"Mental Health, It's Everyone's Business"
Posted Friday 5 March 2010
Submit entries for Mind Journalist of the Year 2010
Almost a year ago, I rocked up at the Royal Institute of British Architects for the Mind awards with my colleague Kerry Grove. As local journalists working in a particularly unglamorous part of Sutton, it would be fair to say it's not hard to impress us. Usually we regard it as a bit of a treat to pop to the greasy spoon over the road for a bacon sandwich - or on an extra special occasion, we'll splash out on a Sainsbury's sandwich.
So it was a bit of a surprise to be greeted by a sweeping staircase, concert pianist and about 300 very well turned-out people. Even more amazing was that we won Mind Journalist of the Year against all the brilliant national journalists there that night. The event unfolded like some strange dream - from the moment I heard my name called to the late hour I called my family with the news.
I can't begin to say how much of a boost that night gave me and my colleagues in our office. In a year where local journalism had been ravaged to its bare bones by the recession, that award made me dare to hope that journalism did still matter - that it was worth fighting for.
The award was in recognition of articles written for our newsgroup's campaign, "Mental Health, It's Everyone's Business". We published fortnightly features which aimed to destroy the myths surrounding mental illness, something we learnt much from ourselves. The articles explored a range of illnesses including body dysmorphic disorder, schizophrenia and post-traumatic stress disorder. Through interviews with experts and case studies, we were able to create concise, fact-based articles which we felt raised awareness of mental illness while showing the local community where they could go to for help.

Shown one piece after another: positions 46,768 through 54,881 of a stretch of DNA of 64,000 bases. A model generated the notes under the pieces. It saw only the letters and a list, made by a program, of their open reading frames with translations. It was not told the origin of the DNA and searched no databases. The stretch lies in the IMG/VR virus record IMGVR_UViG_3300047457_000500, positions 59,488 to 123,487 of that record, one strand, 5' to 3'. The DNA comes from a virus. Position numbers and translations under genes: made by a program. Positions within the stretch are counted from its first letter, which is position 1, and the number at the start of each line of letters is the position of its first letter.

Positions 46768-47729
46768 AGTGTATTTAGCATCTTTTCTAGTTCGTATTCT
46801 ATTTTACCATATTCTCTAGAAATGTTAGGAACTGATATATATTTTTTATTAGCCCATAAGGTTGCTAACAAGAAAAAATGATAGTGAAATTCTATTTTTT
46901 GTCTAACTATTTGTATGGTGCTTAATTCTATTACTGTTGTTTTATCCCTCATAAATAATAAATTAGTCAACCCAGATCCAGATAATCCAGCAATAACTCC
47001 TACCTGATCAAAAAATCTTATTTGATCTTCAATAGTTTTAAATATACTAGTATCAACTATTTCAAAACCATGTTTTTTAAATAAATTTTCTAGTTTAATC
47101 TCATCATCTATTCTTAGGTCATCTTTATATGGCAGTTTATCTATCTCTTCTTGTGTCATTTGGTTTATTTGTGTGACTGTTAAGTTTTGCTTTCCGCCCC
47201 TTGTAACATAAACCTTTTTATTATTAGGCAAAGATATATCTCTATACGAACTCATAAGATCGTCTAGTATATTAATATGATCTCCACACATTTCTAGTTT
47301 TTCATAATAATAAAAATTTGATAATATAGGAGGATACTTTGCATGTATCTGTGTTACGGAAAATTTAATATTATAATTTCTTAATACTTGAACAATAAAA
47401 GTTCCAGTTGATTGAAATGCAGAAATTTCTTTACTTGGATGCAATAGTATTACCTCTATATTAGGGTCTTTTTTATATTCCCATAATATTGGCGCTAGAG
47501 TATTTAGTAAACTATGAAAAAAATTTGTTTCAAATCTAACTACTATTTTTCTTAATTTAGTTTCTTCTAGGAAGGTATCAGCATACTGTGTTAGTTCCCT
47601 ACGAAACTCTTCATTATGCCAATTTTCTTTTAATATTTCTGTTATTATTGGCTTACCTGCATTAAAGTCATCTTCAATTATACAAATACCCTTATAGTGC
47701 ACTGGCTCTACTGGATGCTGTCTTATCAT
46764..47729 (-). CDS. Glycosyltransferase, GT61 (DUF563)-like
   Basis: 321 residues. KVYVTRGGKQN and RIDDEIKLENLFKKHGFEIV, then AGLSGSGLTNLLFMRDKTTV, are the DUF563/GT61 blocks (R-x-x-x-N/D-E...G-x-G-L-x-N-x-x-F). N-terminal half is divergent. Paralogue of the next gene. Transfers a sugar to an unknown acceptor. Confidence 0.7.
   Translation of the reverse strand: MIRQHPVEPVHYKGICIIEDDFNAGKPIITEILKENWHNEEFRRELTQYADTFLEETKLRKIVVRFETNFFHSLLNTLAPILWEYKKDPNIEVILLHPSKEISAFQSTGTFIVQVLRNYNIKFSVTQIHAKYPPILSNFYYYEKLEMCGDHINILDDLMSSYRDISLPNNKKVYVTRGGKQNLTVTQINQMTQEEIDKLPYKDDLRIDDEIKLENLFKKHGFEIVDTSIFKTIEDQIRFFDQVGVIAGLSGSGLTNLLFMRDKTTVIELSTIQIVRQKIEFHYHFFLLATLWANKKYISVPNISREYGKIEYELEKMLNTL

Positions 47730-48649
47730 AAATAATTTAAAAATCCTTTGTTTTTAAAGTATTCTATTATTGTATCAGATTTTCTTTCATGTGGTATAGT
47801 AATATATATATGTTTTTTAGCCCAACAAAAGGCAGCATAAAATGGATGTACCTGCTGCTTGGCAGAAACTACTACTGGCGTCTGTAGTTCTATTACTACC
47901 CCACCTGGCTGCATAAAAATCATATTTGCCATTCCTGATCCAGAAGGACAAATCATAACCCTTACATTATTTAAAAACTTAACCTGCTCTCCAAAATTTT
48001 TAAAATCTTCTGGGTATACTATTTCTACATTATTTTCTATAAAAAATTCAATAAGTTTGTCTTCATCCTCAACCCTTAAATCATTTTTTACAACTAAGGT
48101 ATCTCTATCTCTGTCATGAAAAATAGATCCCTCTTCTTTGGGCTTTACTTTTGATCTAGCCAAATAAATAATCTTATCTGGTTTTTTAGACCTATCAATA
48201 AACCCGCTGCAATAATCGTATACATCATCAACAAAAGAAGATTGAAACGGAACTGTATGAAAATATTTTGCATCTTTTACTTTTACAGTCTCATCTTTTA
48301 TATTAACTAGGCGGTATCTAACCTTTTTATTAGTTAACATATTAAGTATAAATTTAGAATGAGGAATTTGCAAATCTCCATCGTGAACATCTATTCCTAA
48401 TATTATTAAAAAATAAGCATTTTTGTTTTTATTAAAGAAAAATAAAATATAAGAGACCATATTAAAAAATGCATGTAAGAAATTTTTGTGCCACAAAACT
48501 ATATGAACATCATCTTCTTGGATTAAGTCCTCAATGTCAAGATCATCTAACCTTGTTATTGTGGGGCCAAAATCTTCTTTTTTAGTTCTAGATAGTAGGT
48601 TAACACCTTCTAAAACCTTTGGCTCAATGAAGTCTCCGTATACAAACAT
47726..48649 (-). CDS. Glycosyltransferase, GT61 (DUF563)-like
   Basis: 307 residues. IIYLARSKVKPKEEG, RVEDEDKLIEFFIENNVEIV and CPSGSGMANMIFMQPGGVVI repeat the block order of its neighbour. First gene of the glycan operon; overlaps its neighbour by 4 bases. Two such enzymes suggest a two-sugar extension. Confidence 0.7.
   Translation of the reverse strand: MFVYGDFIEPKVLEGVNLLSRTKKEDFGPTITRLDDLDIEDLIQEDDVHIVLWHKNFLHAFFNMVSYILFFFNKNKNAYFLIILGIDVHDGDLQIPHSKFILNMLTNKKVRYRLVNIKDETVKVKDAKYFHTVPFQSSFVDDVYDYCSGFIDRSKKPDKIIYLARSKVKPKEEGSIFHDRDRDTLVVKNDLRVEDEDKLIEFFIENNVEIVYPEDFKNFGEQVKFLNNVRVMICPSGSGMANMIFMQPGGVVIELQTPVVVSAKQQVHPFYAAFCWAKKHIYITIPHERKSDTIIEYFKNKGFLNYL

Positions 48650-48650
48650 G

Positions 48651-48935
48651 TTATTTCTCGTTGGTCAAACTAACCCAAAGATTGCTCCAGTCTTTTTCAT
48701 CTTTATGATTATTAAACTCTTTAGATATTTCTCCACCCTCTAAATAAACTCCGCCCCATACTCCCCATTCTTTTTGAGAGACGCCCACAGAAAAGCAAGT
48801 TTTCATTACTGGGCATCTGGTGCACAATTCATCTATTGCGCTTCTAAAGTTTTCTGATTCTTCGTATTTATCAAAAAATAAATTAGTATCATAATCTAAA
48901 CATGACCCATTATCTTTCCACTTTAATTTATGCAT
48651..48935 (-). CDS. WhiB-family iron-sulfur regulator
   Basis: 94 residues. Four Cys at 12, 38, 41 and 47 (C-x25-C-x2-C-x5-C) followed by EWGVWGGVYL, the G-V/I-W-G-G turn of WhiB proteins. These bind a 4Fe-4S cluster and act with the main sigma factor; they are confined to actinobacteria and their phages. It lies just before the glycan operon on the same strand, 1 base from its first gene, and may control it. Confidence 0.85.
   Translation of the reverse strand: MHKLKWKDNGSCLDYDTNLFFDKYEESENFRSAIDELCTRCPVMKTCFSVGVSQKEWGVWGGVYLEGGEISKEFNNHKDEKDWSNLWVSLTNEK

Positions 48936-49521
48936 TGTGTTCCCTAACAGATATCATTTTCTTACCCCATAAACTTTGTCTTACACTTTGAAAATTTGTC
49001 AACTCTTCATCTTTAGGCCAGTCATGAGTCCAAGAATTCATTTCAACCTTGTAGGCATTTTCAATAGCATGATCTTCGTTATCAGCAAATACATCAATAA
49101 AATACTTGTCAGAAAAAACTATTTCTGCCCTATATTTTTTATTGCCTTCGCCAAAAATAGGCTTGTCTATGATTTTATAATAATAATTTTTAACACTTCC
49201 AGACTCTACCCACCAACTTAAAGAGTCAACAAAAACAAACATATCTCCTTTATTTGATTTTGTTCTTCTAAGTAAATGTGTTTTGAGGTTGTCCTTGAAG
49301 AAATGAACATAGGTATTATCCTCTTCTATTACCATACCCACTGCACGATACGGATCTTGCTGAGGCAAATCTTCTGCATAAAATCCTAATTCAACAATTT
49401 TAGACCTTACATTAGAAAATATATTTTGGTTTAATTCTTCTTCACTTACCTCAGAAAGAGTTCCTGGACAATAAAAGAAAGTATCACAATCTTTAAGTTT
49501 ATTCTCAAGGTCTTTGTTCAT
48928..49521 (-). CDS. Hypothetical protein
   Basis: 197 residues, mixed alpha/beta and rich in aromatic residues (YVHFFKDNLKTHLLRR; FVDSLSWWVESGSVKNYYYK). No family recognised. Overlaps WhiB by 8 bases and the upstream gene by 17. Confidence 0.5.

One year on, so much has changed. I'm now a senior reporter and health correspondent at the Wandsworth Guardian, and I've been working on some really exciting side projects too. We still go to the greasy spoon, but now we're indulging in the Sainsbury's splashes more regularly.
Our campaign is finished, but we're keeping the spirit alive. These days, I'm finding more and more people in the community coming to us with their mental health stories - people who perhaps would have been too scared to approach us before. It's meant those people now have a voice, and we've been able to hold local services to account more effectively.
I jumped at the chance to write about mental health because it had always frustrated me how little I myself had known about it as a youngster. Several people I cared about developed a mental illness, and yet no-one realised until it was very advanced because they didn't recognise the symptoms.
Just ten years later I've noticed such a huge difference in awareness about mental health - and that's partially down to all the amazing journalism which has appeared in that time. I'm very much looking forward to being on the judging panel for the next Mind awards and reading all the fantastic articles submitted this year.
If you're a journalist, why not submit your work, or the work of another journalist, for entry into this year's awards? And if you're a member of the public, let us know if there's an article that you think represents excellence in the coverage of mental health issues.
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